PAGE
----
When you learn a combat sport like jiu-jitsu, you ensure that no matter what happens, you’re never left without a weapon. For BJJ black belt James Fairclough, this fact worked in his favor when he was woken up and encountered a man who was allegedly trying to rob his home.
Fairclough, who has trained for over twelve years under John Goldson (head coach at Rebellion BJJ in the UK), detailed the following story to the Jiu-Jitsu Times:
“I followed [the burglar] to another street where he found an open car … and proceeded to rob it. I approached the car and checked to see if he had a knife, but I could see his hands were full, so I decided to extract him from the vehicle. The plan was to take a high grip and a low grip and direct him to ground and take a knee on belly position… He was turning towards me, so I took a sleeve control to get him on his back. I was looking up regularly because I didn’t know if he had backup, and also looking for someone to raise the alert to the police. I had [rung] a nearby doorbell before I started, so I hoped they would wake up.
However, the robber started to try to kick me, so I positioned myself so that my butt stopped the kick at his thigh and then they weren’t really connecting. I decided I didn’t want to take any damage to myself, so I took the opportunity to transition to an RNC, but just used it to hold him. When he struggled, I closed it a bit to demonstrate that it could finish if he carried on thrashing. I was explaining this to him as we were progressing, however, finally the neighbors came out of the window and I told them to call the police. At this point, he began to thrash around as he didn’t want to go to prison, so I transitioned to a high mount with a gift wrap.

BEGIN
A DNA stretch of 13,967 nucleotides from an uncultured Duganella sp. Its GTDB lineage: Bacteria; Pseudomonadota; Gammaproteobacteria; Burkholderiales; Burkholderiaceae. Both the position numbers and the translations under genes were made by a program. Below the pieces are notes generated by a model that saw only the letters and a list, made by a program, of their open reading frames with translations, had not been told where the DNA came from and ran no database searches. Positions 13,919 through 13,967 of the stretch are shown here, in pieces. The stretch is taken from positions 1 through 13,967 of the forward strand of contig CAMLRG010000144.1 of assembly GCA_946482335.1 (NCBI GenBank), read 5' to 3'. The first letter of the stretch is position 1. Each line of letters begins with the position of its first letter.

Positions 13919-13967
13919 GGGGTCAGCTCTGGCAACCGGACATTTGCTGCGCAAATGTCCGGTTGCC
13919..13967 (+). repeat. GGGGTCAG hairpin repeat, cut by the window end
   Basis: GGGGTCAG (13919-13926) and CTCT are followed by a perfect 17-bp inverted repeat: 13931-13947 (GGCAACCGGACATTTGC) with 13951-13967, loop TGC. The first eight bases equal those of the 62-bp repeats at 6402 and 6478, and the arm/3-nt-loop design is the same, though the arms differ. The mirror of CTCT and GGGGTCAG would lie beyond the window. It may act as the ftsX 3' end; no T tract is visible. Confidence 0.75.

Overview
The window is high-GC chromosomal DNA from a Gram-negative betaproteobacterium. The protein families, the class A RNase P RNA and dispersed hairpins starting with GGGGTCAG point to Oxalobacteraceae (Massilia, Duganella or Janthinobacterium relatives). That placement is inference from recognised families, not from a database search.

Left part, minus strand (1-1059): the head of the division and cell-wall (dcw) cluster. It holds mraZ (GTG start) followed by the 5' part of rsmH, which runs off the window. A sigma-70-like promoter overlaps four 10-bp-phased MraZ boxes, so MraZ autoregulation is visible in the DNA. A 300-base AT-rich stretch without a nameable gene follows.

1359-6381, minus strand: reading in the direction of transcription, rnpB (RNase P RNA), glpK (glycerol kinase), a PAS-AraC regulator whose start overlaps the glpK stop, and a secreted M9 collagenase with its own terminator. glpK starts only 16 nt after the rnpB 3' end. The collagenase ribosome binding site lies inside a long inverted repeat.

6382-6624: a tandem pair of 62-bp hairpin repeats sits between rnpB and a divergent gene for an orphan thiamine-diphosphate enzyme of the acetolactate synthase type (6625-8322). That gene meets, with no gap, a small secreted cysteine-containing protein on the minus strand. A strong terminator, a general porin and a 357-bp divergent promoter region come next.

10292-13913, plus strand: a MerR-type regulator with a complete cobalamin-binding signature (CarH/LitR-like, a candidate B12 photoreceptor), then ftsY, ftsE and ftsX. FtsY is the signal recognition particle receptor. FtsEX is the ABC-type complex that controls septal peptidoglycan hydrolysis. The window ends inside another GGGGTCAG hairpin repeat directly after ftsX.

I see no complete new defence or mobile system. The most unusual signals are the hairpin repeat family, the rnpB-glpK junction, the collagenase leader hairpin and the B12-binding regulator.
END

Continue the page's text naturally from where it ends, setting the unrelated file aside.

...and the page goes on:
The neighbor finally came out screaming at him and was about to give him a good kicking, but I calmed him down and just told him to kneel on his legs. Eventually, the police arrived and took him away. They were very surprised with my restraint. All my neighbors are inviting me ’round for Christmas now. It is quite difficult though not to hurt someone who is trying to hurt you, but jiu-jitsu has allowed me that privilege. I actually felt quite sorry for him because he was almost certainly going to be going to prison, and also must be quite desperate if that is the lengths he had to go to to make some money.”
A good portion of the incident was captured on a surveillance camera, so you can watch Fairclough in action below: